• Core capital-goods orders, which exclude volatile sectors like transportation and defense, rose 0.3% last month after a 0.1% fall in March.
  • Shipments of these so-called core orders rose 0.4% in April.
  • Orders for transportation goods were also strong, rising 1.2% after a 2.5% gain in the prior month.
  • Economists had expected a weak report mainly because of trouble at Boeing Co. The airline company reported seven new aircraft orders in April, down from 113 in March.

The third straight month of gains may be a sign that manufacturing is breaking out of neutral. Manufacturing has been facing headwinds from high interest rates, the strong dollar and a sluggish global economy, said Sal Guatieri, senior economist at BMO Capital Markets, in a note ahead of the release.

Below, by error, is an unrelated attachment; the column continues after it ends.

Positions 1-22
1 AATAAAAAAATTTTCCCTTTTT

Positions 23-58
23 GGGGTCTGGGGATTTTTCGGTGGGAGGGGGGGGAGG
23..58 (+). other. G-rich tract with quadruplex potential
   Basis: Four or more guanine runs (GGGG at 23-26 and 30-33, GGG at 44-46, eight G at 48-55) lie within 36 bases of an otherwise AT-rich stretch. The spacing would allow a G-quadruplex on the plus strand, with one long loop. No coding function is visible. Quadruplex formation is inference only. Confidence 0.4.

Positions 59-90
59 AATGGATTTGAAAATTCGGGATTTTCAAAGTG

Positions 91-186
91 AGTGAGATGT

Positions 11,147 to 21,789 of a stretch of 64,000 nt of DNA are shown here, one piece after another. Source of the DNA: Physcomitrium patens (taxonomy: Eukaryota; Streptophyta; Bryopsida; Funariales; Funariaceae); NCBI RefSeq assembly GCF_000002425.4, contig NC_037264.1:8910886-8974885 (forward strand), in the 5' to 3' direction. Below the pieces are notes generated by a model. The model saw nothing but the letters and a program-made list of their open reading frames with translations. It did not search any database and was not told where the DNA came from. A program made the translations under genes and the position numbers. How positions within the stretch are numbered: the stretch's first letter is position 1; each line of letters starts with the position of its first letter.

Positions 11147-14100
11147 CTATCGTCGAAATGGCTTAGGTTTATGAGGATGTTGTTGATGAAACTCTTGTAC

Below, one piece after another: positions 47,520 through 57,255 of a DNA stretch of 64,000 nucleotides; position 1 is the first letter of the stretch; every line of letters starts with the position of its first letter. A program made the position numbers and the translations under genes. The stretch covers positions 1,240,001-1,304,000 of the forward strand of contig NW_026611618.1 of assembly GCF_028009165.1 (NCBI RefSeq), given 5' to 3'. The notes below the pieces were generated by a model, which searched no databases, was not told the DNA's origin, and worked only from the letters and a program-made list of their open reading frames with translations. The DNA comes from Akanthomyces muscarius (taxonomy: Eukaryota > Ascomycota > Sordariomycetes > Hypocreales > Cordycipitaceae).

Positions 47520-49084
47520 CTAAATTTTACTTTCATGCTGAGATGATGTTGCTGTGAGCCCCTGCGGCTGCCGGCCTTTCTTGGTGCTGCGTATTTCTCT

Read more at Wells Fargo

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Policy and Politics

Albany Update: High-Profile Bills are Stalled in the Assembly

State Senate Majority Leader Andrea Stewart-Cousins told reporters in May that she and Assembly Speaker Carl Heastie have been able to work together on passing legislation and finding compromises to push bills over the finish line. “It’s certainly not like we don’t find ways to talk together and make sure that good law happens,” Stewart-Cousins said. She was responding to a question about why it was unclear if a package of sexual assault bills would pass the Assembly given the Democratic supermajority. With just days left in the session, a lack of collaboration could leave some bills as unfinished business when June 6 and the end of the session rolls around.